Not to be confused with one of the sweaty ex-wrestlers that made up the British rock group the Dave Clark Five, Leonard Davidson was one of the early Ozark reedmen to become established in territorial bands in the Midwest. The first of which was Roland Bruce's Band, based out of Kansas City and happy to add Davidson to the roster circa 1918. Davidson was active playing around Nebraska, Oklahoma, and Texas over the next half of a decade, then shifted out to Hollywood in 1924. After a short period with a group led by the prickly Reb Spikes, the reedman then began some ten years of collaboration with the superb pianist and bandleader Sonny Clay.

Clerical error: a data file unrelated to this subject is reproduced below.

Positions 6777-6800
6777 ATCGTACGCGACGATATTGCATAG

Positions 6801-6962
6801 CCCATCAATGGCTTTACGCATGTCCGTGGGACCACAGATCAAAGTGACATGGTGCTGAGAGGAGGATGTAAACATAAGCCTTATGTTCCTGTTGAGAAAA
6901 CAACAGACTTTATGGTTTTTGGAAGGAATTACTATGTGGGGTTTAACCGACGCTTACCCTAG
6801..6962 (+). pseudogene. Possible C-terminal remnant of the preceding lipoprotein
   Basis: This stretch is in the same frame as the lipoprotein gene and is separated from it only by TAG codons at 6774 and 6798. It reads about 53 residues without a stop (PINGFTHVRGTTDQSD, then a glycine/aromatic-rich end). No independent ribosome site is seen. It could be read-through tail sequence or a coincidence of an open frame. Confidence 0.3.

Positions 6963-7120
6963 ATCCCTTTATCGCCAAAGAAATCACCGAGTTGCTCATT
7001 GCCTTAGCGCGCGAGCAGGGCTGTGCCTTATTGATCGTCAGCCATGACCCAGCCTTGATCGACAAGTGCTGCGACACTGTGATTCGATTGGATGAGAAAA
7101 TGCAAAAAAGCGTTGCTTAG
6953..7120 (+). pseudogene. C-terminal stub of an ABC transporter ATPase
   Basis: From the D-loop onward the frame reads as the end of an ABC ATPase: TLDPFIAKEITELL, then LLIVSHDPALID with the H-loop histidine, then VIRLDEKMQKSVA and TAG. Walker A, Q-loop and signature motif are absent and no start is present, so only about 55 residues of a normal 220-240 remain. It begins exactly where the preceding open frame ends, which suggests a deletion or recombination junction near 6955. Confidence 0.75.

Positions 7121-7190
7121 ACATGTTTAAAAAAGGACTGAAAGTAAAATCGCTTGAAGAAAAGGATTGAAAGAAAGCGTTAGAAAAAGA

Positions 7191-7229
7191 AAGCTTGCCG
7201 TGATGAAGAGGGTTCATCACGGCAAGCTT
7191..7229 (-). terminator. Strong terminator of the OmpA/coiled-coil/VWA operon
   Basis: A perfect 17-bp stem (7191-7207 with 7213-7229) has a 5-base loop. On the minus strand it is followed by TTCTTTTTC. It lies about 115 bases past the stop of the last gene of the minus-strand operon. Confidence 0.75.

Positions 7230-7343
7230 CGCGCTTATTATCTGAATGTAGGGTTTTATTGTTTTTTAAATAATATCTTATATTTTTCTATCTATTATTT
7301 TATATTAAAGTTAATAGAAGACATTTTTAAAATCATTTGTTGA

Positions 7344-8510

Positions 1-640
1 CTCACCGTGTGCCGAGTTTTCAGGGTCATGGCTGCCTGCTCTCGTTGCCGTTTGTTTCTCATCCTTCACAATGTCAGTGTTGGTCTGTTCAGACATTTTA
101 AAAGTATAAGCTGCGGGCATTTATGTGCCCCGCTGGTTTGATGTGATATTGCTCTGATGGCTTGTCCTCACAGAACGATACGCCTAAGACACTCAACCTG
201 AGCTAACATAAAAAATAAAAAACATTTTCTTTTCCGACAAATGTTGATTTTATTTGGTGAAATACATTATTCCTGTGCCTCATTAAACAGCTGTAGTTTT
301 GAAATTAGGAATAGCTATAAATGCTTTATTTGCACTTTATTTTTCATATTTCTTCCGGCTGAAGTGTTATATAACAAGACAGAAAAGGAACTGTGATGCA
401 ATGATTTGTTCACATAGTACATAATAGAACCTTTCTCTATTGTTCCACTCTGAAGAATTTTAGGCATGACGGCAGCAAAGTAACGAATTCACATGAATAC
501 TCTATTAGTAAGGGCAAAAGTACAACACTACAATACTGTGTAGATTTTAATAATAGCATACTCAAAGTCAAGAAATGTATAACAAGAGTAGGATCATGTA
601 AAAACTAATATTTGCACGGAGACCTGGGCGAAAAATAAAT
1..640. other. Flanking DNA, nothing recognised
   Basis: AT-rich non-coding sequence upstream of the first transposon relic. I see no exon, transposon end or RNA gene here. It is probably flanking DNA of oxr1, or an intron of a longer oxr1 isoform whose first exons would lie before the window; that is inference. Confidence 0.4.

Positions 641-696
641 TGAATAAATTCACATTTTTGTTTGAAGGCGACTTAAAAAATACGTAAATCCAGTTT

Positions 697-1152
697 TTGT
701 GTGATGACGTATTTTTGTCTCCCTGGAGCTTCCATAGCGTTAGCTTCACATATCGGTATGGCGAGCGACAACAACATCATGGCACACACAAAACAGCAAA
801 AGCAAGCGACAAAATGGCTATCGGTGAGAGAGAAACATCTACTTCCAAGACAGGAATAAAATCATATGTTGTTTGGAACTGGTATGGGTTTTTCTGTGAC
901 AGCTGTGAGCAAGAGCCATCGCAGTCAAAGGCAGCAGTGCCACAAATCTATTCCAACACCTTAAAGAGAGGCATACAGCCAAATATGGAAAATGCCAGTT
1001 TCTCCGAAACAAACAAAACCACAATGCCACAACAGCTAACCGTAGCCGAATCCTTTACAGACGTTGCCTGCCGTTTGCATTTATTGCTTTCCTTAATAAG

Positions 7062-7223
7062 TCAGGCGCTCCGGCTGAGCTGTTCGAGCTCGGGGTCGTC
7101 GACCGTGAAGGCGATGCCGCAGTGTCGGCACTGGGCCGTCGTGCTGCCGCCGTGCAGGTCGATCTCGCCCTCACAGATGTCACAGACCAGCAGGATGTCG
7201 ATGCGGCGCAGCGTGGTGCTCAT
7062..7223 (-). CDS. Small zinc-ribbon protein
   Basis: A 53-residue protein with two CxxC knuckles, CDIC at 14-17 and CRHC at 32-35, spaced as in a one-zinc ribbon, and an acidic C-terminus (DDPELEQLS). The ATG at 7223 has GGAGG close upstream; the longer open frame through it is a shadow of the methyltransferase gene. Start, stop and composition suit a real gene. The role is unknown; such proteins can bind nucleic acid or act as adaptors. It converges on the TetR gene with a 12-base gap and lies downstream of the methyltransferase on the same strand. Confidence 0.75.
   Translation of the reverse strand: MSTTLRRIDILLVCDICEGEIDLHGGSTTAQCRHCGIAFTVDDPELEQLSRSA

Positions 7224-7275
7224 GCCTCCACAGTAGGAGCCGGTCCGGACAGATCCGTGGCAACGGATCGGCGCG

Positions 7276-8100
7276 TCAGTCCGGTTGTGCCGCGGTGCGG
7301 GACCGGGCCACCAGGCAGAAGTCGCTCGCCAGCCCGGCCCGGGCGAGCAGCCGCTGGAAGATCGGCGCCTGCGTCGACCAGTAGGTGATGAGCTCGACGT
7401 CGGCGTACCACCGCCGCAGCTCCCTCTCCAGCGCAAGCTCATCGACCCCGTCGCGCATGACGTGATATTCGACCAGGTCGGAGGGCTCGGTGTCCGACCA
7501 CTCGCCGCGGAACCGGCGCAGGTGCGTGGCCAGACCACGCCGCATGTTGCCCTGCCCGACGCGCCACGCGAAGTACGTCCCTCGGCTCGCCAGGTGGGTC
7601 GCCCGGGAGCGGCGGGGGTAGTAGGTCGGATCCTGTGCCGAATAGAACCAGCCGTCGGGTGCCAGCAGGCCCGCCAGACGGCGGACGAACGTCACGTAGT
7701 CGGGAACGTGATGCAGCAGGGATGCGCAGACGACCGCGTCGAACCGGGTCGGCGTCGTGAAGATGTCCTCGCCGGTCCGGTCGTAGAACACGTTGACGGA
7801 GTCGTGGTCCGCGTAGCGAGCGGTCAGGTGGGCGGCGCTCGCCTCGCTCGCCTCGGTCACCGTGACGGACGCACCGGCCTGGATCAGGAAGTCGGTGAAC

Most of Davidson's appearances on recordings took place during this period in the context of bands such as Sonny Clay's Orchestra, Sonny Clay's Plantation Orchestra, the Dixie Serenaders, and the California Poppies, the latter two outfits also led by Clay. Such excellent sidemen as trumpeters Doc Hart and James "King" Porter were members of these groups. In 1933 and 1934 Davidson worked with drummer Alton Redd. Later jobs included several years in the mid-'30s with the Atwell Rose Band and a regular stint with Sammy Franklin's Orchestra. He retired from music in the mid-'50s and is presumed to be dead.